As BMW makes plans for Gran’s early demise, we ask what (if any) meaning there is to be derived from it all.
Holed beneath the waterline for some time now, the European MPV/Minivan market is fast approaching an ‘all hands to the lifeboats’ scenario, as market incumbents seek a means of escape from the cost implications of the sector’s sales implosion.
Until now, it has been the mainstream carmakers who have been for the most part wielding death’s scythe, but as market conditions deteriorate, even the more upmarket brands are starting to feel the unmistakable sensation of cold bent steel upon their napes.
Having hastened the mainstream MPV’s demise by their belated encroach a number of years ago, BMW and Mercedes now appear to be reconsidering the wisdom of their avarice, with the Bavarians actively suggesting that the best thing for Gran might be a nice little retirement home in a year or two’s time.
As reported very much en passant by Autocar last week, BMW’s Vice President of Product Management, Peter Henrick was quoted as saying that while both Active and Gran Tourer models had been successful in bringing new customers to the Vierzylinder, they were unlikely to be replaced once they completed their product cycles. In their wake, he said, BMW would look to transition existing customers to their crossover CUV offerings.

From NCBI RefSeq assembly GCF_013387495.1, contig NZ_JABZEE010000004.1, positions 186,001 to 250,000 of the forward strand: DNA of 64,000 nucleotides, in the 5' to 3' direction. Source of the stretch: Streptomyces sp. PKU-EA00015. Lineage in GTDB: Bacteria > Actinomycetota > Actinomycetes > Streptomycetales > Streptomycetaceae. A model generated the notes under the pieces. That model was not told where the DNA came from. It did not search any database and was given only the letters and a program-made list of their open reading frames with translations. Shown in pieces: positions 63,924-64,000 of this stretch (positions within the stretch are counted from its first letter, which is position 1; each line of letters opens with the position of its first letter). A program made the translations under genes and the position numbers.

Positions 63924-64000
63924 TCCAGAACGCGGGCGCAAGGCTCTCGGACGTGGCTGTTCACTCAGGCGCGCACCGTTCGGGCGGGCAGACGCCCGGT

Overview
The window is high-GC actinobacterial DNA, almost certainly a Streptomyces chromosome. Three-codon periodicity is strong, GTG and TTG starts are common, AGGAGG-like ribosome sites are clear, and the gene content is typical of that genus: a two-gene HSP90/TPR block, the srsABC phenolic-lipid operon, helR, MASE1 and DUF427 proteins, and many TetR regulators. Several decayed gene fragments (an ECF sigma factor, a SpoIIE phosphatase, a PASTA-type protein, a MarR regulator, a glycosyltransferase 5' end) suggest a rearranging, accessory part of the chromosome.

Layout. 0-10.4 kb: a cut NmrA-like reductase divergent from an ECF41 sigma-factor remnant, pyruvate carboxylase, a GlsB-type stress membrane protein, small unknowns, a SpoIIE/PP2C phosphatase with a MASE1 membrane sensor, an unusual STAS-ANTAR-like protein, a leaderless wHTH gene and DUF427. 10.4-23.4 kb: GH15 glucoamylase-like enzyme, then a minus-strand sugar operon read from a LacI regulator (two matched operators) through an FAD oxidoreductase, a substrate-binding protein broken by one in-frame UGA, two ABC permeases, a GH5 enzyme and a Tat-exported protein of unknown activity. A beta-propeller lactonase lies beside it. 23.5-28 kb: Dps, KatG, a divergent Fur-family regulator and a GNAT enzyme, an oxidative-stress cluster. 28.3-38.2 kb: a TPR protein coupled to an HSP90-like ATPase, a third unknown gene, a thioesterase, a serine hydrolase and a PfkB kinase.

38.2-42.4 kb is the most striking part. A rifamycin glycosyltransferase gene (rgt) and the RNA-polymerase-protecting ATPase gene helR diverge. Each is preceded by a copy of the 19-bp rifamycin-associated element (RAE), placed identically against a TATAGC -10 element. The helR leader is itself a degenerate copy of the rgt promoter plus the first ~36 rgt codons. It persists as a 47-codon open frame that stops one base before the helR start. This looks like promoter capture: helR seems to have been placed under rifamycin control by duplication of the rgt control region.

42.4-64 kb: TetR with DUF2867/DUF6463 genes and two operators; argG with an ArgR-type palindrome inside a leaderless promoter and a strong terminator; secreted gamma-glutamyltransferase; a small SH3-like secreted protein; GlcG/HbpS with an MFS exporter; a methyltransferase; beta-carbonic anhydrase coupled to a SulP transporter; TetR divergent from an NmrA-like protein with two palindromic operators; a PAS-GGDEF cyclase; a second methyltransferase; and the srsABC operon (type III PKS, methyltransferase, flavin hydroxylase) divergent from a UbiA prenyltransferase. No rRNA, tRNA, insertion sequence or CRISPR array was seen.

Henrick, an individual who clearly has a good deal to answer for in recent product strategy terms, also made the following rather staggering statement, alleging that these models are “not at the centre of what our brand today stands for.” It’s easy to ascertain that he has a background in marketing.
‘Not at the centre of what our brand today stands for’. Has there (since 1959 at least) been a point in time when a front wheel drive minivan in two sizes represented the centre of Munich-Milbertshofen’s brand aspirations? But leaving aside the banality of this statement, we are faced with the sheer cliff-face futility of the entire Active/ Gran Tourer exercise. All that brand-damage and for what?
Conversely, Henrick’s statement raises another question. What does BMW’s brand stand for in the year 2019? Because given that it once stood for this, we can safely deduce that it can just as rationally stand for anything else one might care to imagine.
All of which sounds like good news for BMW’s liberated product strategists, if not perhaps for those of us who once placed a premium on those brand values that BMW is now casually tossing aside.